My Department has facilitated any appropriate requests made to it as regards improvements. For example, at the RSA’s request, the Department engaged with the Department of Enterprise, Trade and Employment to secure approval for the recruitment of inspectors from outside the European Economic Area, EEA. Strong progress is being made in addressing the long-term staffing issues behind this backlog. Over 60 inspectors were recruited locally in 2022 and a further 50 vehicle inspectors started during the last week of 2022, bringing the total number of vehicle inspectors to 595 by the end of 2022. Further recruitment is ongoing in 2023, with seven more inspectors in training and an additional 15 recruits waiting to be trained. A number of other measures to provide additional capacity at test centres are also in place, including increased staff overtime; the temporary transfer of 20 testers from the NCTS contractor’s Spanish operation for a period of three months, eight of whom will continue for a further 12 months; and the forthcoming pilot for additional inspection personnel to assist vehicle inspectors with automated elements of the test.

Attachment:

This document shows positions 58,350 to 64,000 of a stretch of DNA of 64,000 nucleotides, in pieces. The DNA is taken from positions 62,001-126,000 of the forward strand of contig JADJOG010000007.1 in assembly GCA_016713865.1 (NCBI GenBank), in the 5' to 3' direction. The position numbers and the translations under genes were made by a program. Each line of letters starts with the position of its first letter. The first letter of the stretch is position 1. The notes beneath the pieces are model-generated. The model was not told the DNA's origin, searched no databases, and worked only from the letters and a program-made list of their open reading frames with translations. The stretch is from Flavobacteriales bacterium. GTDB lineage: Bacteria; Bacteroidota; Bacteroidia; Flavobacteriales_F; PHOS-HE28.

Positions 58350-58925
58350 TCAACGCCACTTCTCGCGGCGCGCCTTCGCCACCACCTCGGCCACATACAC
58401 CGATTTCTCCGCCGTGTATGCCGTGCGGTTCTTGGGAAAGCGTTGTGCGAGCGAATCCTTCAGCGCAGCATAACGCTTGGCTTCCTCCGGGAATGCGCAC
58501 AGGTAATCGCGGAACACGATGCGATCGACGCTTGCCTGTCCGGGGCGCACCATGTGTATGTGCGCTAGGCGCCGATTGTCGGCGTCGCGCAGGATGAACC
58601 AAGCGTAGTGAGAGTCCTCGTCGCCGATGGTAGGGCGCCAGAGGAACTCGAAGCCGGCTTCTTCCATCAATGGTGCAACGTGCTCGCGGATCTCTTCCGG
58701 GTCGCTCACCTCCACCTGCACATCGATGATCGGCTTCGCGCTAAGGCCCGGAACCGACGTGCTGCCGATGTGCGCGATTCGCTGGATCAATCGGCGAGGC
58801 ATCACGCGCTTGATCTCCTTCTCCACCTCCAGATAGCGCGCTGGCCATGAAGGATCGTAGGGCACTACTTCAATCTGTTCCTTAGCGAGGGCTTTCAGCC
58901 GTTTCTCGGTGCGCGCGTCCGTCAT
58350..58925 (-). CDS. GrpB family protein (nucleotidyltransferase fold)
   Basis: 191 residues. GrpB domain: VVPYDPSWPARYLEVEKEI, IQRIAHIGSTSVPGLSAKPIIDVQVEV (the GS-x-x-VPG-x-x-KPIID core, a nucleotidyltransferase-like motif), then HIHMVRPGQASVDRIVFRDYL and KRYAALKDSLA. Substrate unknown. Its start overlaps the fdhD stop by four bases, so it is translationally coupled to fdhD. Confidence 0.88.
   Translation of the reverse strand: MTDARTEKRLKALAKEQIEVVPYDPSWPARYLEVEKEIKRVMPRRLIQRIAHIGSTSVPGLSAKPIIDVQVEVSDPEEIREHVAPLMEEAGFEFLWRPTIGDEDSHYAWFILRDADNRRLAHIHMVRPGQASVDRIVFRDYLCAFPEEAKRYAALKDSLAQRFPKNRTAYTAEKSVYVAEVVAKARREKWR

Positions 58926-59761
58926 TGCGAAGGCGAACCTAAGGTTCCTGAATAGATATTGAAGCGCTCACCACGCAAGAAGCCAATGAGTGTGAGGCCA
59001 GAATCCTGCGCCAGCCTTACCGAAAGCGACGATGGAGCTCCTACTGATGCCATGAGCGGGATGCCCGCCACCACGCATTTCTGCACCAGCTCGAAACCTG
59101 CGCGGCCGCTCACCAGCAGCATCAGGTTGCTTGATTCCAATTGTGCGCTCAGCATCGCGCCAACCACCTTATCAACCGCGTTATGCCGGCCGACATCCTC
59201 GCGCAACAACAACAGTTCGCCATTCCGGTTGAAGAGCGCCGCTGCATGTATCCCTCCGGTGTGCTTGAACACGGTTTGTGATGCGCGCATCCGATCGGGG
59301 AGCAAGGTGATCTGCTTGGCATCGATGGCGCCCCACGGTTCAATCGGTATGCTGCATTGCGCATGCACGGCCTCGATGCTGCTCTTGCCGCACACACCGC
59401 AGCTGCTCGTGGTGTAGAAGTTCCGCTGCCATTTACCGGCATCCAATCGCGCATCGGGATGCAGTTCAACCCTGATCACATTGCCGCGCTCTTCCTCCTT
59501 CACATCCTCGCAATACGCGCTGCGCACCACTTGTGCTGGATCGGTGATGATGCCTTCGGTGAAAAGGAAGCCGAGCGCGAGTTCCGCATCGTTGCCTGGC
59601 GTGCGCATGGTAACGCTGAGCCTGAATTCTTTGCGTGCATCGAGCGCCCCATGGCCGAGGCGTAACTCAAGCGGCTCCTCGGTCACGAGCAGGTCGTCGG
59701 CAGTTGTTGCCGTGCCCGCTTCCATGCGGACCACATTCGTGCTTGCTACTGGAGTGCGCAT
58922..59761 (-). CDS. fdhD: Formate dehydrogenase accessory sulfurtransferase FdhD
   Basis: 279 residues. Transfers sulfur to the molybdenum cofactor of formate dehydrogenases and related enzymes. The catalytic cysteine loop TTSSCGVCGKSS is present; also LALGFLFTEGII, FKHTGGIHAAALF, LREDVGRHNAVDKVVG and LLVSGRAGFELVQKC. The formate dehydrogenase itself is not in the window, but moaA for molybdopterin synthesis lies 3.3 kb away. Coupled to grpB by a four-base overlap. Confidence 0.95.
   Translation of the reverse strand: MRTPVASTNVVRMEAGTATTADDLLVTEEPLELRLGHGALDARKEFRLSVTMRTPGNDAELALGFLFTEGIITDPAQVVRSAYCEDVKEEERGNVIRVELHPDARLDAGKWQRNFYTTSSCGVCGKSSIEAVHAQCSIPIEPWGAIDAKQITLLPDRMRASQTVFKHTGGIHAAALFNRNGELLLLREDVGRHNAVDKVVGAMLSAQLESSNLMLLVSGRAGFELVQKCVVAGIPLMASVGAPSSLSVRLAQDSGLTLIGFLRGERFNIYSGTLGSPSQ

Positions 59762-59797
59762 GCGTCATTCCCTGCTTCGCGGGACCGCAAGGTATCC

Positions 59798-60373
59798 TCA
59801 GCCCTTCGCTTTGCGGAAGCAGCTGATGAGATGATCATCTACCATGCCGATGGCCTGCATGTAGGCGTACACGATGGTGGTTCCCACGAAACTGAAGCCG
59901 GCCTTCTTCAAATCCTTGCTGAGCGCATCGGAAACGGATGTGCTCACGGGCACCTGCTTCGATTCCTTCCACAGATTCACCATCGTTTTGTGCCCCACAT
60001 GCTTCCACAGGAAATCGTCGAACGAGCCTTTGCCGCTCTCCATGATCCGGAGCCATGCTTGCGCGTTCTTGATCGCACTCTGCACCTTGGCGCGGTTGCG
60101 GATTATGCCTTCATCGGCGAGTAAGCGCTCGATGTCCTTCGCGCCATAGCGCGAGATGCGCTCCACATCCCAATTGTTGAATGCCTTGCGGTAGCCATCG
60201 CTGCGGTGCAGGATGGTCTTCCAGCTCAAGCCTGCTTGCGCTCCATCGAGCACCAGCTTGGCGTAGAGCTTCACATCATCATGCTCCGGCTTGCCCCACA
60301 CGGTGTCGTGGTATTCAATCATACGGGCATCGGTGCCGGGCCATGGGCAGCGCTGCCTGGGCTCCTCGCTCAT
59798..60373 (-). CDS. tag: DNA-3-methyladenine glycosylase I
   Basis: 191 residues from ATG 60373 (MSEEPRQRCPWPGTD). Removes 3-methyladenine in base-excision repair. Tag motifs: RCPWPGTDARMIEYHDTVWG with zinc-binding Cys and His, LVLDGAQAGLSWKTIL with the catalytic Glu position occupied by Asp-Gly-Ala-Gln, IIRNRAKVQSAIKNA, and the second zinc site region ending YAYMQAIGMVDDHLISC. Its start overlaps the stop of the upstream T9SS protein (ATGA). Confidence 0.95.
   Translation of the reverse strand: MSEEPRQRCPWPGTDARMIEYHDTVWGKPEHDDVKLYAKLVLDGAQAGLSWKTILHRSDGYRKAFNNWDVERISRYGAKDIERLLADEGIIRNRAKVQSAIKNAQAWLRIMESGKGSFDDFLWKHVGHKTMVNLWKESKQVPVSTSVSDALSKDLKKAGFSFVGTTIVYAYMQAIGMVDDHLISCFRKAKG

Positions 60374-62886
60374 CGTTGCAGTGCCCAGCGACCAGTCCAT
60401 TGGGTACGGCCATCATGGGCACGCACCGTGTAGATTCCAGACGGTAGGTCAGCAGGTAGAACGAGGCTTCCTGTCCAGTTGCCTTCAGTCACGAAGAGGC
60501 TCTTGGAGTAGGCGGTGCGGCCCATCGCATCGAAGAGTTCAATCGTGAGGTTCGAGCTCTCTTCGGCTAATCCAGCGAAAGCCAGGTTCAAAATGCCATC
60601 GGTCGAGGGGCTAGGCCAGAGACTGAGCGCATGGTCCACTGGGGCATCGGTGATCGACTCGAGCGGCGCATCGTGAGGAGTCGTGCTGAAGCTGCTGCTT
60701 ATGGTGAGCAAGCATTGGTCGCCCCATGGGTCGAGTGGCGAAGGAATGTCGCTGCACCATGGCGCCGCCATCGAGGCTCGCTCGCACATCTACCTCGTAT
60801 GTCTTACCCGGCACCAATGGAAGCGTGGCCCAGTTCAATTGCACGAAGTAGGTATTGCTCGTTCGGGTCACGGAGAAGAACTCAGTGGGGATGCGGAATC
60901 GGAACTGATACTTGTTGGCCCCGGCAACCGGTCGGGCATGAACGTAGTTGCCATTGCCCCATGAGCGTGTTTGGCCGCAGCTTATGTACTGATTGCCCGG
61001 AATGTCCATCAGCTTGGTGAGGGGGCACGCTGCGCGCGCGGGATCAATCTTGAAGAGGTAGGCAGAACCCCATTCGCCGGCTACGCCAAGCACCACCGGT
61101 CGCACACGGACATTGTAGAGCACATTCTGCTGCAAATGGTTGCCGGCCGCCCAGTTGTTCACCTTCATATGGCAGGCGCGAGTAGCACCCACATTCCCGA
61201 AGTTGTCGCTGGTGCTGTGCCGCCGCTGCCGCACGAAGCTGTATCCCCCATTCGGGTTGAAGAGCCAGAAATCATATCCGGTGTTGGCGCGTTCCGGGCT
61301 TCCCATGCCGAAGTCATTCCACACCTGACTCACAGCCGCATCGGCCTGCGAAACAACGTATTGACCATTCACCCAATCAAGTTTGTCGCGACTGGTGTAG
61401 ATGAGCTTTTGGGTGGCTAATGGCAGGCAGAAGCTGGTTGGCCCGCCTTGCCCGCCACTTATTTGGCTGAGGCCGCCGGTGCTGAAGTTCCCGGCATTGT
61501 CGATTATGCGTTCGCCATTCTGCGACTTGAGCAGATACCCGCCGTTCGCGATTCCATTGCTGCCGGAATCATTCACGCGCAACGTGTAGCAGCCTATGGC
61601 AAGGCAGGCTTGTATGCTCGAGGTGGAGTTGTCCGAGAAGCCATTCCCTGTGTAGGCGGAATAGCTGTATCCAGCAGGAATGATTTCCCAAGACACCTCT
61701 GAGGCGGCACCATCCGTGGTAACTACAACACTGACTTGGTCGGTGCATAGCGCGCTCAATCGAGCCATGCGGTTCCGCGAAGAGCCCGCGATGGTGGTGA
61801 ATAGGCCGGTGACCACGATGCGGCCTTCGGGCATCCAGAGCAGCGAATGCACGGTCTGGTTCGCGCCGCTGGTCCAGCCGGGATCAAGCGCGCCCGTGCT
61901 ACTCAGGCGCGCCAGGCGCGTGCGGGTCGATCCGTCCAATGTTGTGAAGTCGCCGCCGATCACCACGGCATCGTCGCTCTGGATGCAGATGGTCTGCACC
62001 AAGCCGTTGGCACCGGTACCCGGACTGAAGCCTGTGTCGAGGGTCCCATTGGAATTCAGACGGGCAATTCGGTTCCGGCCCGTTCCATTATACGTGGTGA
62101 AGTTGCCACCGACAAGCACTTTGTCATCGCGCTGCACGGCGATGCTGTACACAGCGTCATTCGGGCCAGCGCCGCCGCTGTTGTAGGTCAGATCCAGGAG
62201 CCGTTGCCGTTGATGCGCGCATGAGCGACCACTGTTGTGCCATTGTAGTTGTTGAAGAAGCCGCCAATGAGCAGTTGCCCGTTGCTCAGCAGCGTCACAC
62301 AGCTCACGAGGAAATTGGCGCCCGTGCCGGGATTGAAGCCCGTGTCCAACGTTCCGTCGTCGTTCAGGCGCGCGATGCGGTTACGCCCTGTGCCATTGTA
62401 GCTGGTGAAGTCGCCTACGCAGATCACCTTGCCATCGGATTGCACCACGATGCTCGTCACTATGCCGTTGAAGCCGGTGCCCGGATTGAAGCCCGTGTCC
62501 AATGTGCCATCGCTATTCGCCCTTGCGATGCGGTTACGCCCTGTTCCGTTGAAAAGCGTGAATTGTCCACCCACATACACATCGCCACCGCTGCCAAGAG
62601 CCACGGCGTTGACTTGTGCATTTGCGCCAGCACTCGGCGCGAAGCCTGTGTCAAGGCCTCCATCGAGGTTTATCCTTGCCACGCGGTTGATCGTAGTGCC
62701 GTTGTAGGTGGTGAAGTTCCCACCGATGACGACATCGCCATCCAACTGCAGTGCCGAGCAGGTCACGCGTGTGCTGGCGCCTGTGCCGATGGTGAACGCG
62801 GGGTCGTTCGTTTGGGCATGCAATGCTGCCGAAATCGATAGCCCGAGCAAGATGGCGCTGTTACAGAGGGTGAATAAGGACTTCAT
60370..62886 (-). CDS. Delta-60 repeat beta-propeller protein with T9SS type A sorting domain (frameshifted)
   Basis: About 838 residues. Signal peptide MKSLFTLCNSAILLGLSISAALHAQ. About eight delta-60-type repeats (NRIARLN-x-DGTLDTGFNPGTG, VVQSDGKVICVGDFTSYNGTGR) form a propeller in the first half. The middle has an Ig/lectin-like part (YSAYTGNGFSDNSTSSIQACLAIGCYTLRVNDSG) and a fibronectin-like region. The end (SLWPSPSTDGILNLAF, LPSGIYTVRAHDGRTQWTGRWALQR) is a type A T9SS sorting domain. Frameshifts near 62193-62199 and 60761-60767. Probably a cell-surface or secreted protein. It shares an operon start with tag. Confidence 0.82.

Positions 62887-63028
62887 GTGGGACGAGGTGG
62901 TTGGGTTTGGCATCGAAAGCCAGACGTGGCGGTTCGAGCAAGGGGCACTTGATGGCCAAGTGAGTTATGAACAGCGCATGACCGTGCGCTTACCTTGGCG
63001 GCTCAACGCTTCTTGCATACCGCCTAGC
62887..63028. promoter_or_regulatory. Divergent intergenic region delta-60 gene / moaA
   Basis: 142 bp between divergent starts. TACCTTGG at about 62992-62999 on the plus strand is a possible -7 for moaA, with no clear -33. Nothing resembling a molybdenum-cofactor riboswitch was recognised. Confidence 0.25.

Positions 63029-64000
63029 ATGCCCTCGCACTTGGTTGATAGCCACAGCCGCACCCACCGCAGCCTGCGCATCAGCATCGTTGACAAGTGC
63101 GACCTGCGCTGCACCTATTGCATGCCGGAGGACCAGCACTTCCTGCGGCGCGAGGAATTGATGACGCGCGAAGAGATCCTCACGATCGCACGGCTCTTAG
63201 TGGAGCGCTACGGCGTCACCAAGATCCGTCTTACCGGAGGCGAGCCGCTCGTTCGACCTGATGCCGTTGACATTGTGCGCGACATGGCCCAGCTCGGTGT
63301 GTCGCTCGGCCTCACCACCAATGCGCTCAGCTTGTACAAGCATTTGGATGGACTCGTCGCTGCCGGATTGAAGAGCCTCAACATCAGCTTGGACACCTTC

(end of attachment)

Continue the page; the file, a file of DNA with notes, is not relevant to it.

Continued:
Testers are being assigned to the test centres with the most significant delays. The RSA and NCTS have set a target to return the average waiting list to 12 days, as per the service level agreement. That has been set out for May of this year. My Department will continue to monitor progress towards that goal in the coming months and I am confident that we will soon see the positive impacts of the recruitment that has been done and the changes that have been made. It is unacceptable when a contract-----